Adam Peaty feels liberated rather than inhibited by the expectation on his shoulders this summer as he seeks to become the first British swimmer to successfully defend an Olympic title at the rearranged Tokyo Games.
Peaty started Team GB’s gold rush at Rio 2016 by topping the podium in the 100 metres breaststroke in a world record time and he has only gotten better, notably going under 57 seconds at the world championships two years ago.
He sent an ominous warning to his rivals with a world-leading 57.39 secs at the British trials earlier this year, which is more than half a second quicker than anyone else has ever managed in the event.
Holland’s Arno Kamminga is the only other swimmer to breach 58 seconds after clocking 57.9s in April but Peaty is understandably supremely confident with the tag of overwhelming favourite that will be bestowed upon him in Japan.
The 26-year-old from Uttoxeter is further emboldened by the knowledge he and his GB team-mates have the power to lift the mood of a nation hard hit by the Covid-19 pandemic.
“Pressure, for me, is more of a freedom than something that’s going to restrain me,” Peaty said. “I’m a very chilled guy.
“As soon as you take sport out of context of what it actually is – which is: two lengths and swim it as fast as you can and hopefully dominate.
“I know the pressure is there, I know the country is looking for hope and they will be looking to the Olympic team.
“There will be kids who stay up to watch these races, I just want to do it for the next generation of Olympians because I know how I felt (at London 2012) watching that on my TV. I wanted to be that, I wanted to be an Olympian.
“Creating that next generation of hope when we’ve had so much thrown at us as athletes and a country, this can ultimately give me freedom.”
The stricter restrictions around travel during the coronavirus pandemic have hampered Peaty’s preparations in the build up to these Games as he revealed he has not had a proper training camp since January last year.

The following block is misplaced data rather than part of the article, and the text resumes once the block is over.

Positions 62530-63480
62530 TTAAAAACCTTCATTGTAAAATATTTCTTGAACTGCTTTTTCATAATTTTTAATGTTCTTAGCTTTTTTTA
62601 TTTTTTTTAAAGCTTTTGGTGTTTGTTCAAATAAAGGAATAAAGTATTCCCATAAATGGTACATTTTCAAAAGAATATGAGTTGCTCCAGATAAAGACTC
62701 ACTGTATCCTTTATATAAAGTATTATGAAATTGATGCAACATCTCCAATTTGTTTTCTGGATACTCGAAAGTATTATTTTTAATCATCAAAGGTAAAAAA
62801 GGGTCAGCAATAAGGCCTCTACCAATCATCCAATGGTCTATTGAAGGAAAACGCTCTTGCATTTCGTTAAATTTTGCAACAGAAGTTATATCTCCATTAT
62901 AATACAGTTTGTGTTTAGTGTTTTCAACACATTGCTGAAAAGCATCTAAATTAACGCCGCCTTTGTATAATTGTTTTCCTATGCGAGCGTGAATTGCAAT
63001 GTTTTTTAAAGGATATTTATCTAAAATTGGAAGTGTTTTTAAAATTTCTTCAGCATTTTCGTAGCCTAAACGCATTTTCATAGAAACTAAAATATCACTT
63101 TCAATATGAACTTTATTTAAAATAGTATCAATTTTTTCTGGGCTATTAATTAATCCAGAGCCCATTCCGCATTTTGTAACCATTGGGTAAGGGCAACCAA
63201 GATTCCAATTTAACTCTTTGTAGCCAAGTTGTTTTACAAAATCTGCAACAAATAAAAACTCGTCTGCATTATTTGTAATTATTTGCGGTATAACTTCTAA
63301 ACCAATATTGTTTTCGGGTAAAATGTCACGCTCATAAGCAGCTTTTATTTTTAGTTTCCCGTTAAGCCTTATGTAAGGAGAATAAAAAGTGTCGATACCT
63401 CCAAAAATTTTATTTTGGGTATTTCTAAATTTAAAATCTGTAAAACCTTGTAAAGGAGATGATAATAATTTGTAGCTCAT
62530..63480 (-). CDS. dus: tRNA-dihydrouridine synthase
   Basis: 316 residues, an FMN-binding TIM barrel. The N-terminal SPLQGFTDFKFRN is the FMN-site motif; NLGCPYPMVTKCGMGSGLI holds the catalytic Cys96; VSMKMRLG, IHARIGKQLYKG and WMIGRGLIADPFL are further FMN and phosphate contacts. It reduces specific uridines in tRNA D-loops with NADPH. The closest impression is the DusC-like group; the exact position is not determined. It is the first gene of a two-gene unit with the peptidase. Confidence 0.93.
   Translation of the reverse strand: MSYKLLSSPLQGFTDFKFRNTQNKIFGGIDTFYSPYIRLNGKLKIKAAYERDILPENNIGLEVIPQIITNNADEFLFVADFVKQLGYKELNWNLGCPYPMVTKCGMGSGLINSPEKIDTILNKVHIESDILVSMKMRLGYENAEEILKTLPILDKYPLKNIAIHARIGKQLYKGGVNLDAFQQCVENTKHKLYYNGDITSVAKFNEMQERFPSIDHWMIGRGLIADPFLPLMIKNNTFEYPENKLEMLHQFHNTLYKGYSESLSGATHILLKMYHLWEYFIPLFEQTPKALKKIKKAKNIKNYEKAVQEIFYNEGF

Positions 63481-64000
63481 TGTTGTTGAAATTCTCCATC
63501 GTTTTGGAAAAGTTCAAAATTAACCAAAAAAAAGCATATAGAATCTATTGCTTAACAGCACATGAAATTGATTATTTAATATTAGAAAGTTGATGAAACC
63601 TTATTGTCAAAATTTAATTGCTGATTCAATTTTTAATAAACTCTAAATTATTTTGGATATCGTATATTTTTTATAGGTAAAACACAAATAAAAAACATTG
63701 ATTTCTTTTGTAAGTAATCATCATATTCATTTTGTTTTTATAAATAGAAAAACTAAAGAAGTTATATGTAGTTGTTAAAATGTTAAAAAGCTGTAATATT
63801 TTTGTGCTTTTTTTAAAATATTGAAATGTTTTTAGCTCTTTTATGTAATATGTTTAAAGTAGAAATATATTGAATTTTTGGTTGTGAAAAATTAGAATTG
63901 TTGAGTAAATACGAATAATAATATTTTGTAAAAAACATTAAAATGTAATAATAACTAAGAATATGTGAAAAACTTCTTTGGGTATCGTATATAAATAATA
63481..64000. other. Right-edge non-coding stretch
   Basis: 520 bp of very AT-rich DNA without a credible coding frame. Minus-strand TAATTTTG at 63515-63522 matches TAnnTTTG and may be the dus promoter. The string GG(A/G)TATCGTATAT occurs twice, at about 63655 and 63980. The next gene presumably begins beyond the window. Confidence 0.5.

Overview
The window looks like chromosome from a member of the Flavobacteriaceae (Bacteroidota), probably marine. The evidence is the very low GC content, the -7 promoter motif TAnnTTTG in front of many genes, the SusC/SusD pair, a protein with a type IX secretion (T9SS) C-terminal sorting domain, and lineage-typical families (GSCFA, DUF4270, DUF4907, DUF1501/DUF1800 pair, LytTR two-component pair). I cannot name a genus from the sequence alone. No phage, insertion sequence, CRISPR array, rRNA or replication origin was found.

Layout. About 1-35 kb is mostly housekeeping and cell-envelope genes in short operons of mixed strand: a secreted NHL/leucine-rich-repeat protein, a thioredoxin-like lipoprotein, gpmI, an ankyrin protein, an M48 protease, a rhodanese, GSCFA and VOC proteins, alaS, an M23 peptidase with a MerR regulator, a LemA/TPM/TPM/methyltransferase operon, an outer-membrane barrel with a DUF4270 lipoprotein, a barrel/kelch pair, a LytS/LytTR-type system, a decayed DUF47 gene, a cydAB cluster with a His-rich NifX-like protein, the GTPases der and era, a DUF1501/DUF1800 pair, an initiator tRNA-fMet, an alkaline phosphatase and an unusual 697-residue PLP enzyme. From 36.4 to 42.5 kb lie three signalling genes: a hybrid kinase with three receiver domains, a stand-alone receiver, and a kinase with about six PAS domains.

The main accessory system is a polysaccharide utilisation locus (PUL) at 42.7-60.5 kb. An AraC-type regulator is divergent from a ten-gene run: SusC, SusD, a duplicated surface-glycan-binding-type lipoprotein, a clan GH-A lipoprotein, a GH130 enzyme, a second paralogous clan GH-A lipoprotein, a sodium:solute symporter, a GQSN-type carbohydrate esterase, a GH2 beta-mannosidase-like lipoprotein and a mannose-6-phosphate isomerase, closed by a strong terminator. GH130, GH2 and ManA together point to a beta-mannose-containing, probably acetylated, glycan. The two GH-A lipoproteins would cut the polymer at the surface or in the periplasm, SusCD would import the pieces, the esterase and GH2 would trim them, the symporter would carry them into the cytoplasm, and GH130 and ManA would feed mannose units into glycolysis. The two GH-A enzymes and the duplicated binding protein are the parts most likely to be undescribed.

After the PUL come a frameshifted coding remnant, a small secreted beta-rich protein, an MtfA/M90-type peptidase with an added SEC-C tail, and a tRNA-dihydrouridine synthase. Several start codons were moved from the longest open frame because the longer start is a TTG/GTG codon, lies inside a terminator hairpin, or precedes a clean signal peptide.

However, as well as knowing his fellow competitors will be in similar or identical situations, the philosophy instilled into him by coach and former Olympic swimmer Melanie Marshall leaves Peaty ready for anything.
“Covid has changed a lot of athletes’ preparations,” he said. “That’s just the way it is. As an individual athlete, you’ve just got to take it on the chin and prepare the best you can.
“It’s very simple for me. I was brought up with Mel pretty much saying ‘perform anywhere, anytime, it doesn’t matter who you’re racing, it doesn’t matter where you’re racing, it doesn’t matter what time you’re racing’.
“If you have that mentality and approach to every single race, it doesn’t matter, you’re still going to get that best performance and I’ve treated that from 2016 into 2017 into 2018 into 2019… and hopefully into these Games.”
Peaty may very well break his own world record once again but he insisted, if not, he will have no lingering thoughts as to what he could have achieved had the Olympics gone ahead as scheduled last summer.
“I don’t live my life with ‘what ifs’ because there’s so many ‘what ifs’ in everyone’s life that you almost become depressed if you think about everything you could have done or should have been,” he added.
“I live in a very present moment, I don’t think about six weeks in the future, I don’t think about six weeks in the past, I just live right now, give the best possible preparation that I can possibly give into these Games.
“I’m not living my life in a ‘shoulda, woulda, coulda’, I’m living in the present right now.”